U.S. presidential envoy Philip C. Habib arrived here today to begin a new mission in the Middle East aimed initially at getting stalled negotiations between Lebanon and Israel over the withdrawal of all foreign troops from this country under way after weeks of wrangling over procedures.

He was expected to meet with President Amin Gemayel, Prime Minister Shafiq Wazzan and other top Lebanese officials Saturday before flying on to Israel Sunday or Monday.

Elsewhere in Lebanon, an Israeli soldier was killed in the latest of several attacks on occupation troops. A car carrying several unidentified gunmen opened fire on an Israeli jeep in the port city of Sidon, 25 miles south of Beirut, killing one soldier and wounding three others.

Habib, who was last here Sept. 23 for Gemayel's presidential inauguration, faces the thorny task of reconciling two fundamentally different approaches that have so far kept the two sides from holding any formal meeting.

Right now, the prospects for completing the negotiations by the end of the year, as the Reagan administration has suggested could be done, do not look good, and some diplomats here are already speculating they will drag on to February or March.

Habib also will have to deal with a new set of preoccupations by the Lebanese government stemming from the worsening sectarian strife between Christian and Moslem Druze in the mountains southeast of the capital.

The government wants to give top priority to getting the Israeli forces out of the Chouf Mountains, through which the strategic Beirut-to-Damascus highway runs, and replacing them with Lebanese Army units backed by an enlarged Western multinational peace-keeping force.

Gemayel has said he wants the 4,000-man force expanded to 30,000 troops and to use it first along the Damascus highway and in the Chouf to fill the vacuum left by the departure of Israeli troops there. He has asked Britain, the Netherlands, Belgium, South Korea and Austria to join the force, which is now made up of U.S., French and Italian soldiers.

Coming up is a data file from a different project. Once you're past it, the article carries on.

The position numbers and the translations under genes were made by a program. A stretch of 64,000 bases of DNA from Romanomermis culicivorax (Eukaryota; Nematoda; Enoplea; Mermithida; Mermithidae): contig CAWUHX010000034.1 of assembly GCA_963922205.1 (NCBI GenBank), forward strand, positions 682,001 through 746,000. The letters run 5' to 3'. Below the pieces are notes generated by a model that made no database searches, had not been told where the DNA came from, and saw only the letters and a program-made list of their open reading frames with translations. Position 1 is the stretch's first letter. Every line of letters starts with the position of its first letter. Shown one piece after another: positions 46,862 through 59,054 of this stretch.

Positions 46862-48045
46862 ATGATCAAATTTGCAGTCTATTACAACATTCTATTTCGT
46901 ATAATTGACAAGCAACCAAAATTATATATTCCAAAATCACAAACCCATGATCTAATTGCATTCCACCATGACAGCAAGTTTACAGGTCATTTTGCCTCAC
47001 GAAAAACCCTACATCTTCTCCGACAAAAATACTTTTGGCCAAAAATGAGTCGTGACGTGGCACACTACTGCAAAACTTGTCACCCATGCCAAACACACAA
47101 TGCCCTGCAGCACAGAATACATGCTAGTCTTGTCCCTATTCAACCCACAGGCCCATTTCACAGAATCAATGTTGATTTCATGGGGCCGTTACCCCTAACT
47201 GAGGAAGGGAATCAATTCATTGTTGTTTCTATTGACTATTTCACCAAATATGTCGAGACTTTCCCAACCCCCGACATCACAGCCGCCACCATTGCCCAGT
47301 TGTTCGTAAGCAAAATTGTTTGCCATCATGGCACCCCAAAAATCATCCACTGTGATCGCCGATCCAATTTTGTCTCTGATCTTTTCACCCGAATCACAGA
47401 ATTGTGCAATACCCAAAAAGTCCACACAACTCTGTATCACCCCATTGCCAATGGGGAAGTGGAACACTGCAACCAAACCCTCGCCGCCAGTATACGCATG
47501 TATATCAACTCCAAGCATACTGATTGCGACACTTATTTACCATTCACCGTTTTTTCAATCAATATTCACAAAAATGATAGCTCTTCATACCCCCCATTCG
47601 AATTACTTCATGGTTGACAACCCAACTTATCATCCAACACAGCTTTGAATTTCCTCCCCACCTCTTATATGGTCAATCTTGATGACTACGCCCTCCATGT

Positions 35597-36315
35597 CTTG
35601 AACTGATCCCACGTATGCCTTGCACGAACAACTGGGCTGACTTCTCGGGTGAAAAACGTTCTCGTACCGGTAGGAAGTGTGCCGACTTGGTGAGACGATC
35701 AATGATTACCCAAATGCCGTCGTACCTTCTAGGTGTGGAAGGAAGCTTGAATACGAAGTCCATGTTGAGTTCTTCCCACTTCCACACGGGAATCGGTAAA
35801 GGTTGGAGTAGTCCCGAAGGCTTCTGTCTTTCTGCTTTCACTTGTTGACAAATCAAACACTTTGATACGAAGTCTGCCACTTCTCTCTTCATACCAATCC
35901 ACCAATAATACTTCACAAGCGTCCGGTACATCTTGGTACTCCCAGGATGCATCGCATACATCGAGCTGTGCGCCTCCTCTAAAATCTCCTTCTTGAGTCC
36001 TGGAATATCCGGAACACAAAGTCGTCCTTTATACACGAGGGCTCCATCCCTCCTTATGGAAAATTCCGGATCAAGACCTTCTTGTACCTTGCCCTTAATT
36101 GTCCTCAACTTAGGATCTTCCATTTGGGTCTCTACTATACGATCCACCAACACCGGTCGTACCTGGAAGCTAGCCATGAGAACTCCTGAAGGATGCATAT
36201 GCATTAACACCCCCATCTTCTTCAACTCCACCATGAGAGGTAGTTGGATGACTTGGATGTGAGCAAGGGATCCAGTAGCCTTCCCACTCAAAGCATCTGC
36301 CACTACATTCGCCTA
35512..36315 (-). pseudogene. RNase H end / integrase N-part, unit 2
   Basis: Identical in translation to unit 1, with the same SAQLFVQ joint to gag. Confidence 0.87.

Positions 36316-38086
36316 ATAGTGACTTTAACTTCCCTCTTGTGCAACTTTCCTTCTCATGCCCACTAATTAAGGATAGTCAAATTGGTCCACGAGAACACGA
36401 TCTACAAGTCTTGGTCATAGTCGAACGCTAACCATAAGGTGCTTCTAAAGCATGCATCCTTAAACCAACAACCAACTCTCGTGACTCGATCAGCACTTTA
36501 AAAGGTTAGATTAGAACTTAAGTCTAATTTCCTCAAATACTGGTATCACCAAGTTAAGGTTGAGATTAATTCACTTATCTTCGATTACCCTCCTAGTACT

Israel has shown no willingness to accept such an interim solution, under which it would give up control of the highway and abandon the Chouf before an overall settlement on the withdrawal of all foreign troops is reached.

The Lebanese Army is deployed only in and around Beirut, with the rest of the country occupied by approximately 40,000 Syrian, 10,000 Palestinian and 15,000 Israeli troops.

For almost a month, U.S. Deputy Assistant Secretary of State Morris Draper has been shuttling to Beirut, Jerusalem and Damascus trying to arrange a mutually acceptable framework for the talks.

The basic idea is for the three countries to hold two sets of bilateral talks, the first involving Lebanon and Israel and the second Lebanon and Syria. It is not clear whether Syria will negotiate on behalf of the Palestine Liberation Organization or there will be separate Palestinian-Lebanese negotiations.

Israel has been insisting on political as well as military talks to discuss not only the withdrawal of its troops but the normalization of relations with Lebanon, which has never formally recognized the Jewish state.

Lebanon, on the other hand, wants to restrict the talks to the purely technical issues involved in the withdrawal of all foreign troops, which would probably be carried out on a simultaneous basis, although Syria has been demanding that the Israeli troops leave first.

Israel has named the director general of the Foreign Ministry, David Kimche, to lead its delegation, thus emphasizing the political nature of the talks. Lebanon, however, has put Brig. Gen. Abbas Hamdane, who heads the already existing Lebanese-Israeli military liaison committee in charge of its negotiating team.

The Israelis want Lebanon not only to name a diplomat whose rank is comparable Kimche's but also to agree to holding the talks alternately in Beirut and Jerusalem. This would further enhance their political nature since Lebanon would be implicitly recognizing Jerusalem as the Israeli capital -- which all Arab states, including Egypt, have refused to do.

So far, Draper has not succeeded in sorting out these various issues to clear the way for the opening of talks. The Lebanese press today termed his mission "a semifailure" and hailed the return of Habib to the region to deal with the stalled negotiations.